Reeling from quake, Japan automakers cut output in U.S. plants
A team member at Honda's Greensburg, Indiana, plant works on a Civic a week after the Japan earthquake.
April 9th, 2011
07:39 PM ET

Reeling from quake, Japan automakers cut output in U.S. plants

Ripple effects from the earthquake and tsunami in Japan continued to be felt by the U.S. work force this week as Japanese automakers announced cuts in plant production at North American factories.

While the cuts were expected, the news signals the long road ahead for Japan's economy, the world's third largest, and how other nations will be affected.

Japan's big three - Honda, Nissan and Toyota - and the global auto industry are  increasingly hampered by parts suppliers in Japan who are struggling in the aftermath of the worst disaster to strike the island nation since World War II.

Strong aftershocks and rolling blackouts almost a month after the magnitude-9.0 quake have continued in metropolitan Tokyo, the nation’s economic center.

Toyota said in a statement on Friday it was cutting production schedules at its North American auto plants “with production suspended on April 15, 18, 21, 22, and 25.”

“The situation in Japan affects many automakers and many other industries. Extraordinary efforts are under way to help suppliers recover,” said Steve St. Angelo, executive vice president of Toyota Motor Engineering and Manufacturing North America. “We are slowing down to conserve parts yet maintain production as much as possible,” he said in the statement.

During shutdowns, Toyota has a custom of continuing to pay its workers while finding them other work - sometimes as volunteers in the factories' communities.

On Friday, the company said it would provide employment for its 25,000 full-time workers, who it calls team members.  "Team members not required to work may report to work for training and plant improvement activities, use vacation or take unpaid time off," the company said.

Toyota also announced Friday that it would resume output at all its Japanese factories on April 18, but at 50% capacity.

With the spring and summer auto-buying season approaching, the situation is starting to worry Wall Street.

"The issue of potential supply shortage is a top global priority," Morgan Stanley said in a recent report. "Even a missing $5 part can stop an assembly line."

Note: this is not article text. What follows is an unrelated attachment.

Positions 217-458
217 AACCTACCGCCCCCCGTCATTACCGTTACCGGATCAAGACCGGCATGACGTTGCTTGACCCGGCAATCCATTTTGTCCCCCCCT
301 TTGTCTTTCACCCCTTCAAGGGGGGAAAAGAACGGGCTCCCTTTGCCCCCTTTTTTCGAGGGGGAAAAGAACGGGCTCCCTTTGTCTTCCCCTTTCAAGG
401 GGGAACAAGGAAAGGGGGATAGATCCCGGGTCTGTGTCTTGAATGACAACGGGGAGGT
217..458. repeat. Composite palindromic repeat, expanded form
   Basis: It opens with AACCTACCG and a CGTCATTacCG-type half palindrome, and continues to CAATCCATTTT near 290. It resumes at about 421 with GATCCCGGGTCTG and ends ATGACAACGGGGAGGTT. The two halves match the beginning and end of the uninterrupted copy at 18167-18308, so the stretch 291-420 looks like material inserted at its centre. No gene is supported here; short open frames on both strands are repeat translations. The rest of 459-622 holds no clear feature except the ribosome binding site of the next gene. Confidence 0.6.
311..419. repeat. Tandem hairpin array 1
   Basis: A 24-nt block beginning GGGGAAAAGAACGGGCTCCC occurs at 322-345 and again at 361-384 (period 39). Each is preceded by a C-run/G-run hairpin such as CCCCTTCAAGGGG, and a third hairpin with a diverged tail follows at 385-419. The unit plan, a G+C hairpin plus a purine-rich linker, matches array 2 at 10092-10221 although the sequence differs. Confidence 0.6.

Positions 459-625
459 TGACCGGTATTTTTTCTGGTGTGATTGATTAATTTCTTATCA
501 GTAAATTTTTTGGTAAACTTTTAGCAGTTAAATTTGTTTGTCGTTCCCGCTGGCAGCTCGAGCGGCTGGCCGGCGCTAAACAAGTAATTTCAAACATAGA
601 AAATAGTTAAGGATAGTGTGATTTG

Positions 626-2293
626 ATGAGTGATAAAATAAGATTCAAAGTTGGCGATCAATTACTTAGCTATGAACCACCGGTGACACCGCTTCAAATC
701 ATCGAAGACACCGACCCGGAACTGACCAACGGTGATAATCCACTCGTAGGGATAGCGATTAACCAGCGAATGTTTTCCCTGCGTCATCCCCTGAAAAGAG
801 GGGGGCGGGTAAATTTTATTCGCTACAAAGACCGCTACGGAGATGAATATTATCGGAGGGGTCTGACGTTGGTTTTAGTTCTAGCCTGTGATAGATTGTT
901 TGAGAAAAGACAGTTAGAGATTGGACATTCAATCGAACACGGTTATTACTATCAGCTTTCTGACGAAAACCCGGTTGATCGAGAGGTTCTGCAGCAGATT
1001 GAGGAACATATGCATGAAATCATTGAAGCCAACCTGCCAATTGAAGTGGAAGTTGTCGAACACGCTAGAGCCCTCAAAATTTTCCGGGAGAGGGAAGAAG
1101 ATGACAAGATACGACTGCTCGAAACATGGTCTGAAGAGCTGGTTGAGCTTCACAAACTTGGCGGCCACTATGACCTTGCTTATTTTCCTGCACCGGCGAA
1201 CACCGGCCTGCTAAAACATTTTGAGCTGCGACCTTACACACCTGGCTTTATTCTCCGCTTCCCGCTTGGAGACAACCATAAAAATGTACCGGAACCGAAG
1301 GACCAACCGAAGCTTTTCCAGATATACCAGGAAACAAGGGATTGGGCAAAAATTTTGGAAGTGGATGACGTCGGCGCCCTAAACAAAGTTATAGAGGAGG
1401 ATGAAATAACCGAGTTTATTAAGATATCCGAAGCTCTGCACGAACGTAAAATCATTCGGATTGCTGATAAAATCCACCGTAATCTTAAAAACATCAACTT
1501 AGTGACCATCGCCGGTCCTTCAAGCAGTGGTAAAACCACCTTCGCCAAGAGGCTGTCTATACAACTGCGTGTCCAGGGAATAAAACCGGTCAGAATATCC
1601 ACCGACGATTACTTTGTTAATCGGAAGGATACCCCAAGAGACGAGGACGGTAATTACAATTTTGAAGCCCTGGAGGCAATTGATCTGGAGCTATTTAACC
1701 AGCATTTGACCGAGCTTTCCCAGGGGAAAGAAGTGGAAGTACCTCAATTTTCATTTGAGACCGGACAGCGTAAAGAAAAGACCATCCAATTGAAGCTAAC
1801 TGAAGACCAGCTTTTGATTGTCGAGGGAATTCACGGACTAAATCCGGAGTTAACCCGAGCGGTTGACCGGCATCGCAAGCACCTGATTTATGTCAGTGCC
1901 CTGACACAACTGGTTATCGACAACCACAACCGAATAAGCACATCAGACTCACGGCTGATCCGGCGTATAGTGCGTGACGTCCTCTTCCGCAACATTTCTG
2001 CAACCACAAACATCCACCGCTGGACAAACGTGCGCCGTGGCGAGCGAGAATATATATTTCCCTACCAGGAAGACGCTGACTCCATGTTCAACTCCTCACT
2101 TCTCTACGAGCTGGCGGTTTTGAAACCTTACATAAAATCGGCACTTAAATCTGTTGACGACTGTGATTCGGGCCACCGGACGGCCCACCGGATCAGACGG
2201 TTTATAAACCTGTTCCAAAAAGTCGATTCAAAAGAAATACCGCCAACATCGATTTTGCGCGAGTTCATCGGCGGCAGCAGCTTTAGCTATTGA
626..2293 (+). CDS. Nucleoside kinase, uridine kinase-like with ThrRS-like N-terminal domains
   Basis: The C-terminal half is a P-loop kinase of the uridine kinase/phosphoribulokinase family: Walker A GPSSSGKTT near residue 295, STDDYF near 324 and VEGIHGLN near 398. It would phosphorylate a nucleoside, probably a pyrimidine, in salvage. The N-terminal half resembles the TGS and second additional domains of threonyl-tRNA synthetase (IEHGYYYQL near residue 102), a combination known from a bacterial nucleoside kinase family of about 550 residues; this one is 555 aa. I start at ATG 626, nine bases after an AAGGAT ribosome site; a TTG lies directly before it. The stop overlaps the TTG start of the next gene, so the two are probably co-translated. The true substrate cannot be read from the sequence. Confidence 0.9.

Honda Motors also announced cuts in domestic output starting next week, with more reductions based on the availability of parts.

While 80% of Honda products and parts sold in the United States are produced in North America, the automaker said “a few critical parts” come from Japan.

“Thus, the unstable parts supply situation in Japan is impacting our ability to operate our automobile plants here in North America at full strength,” the automaker said.

Also, Nissan said this week it expected 50% output at its five factories in Japan through the end of the month.

Toyota, Nissan and Honda operate about 30 major auto factories in North America, according to their respective websites.

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Filed under: 2011 tsunami • Auto Industry • Earthquake • General Motors • Honda • Toyota
soundoff (60 Responses)
  1. Rupert world phonehacking

    no problem.. Rupert murdoch and his worldwide hacking friends have an investment plan based on illegal financial phone hacking like in italy. See, the world is now "dangerous" but ruperts superior hackers have no international law restraints unless caught like in britian and paying a 2 dollar fine. Why 2 dollars? Because all the laws are written to protect the baby faced bradleys and thier crazy moms who pray to them.

    April 9, 2011 at 10:47 pm | Report abuse |
  2. Rupert world phonehacking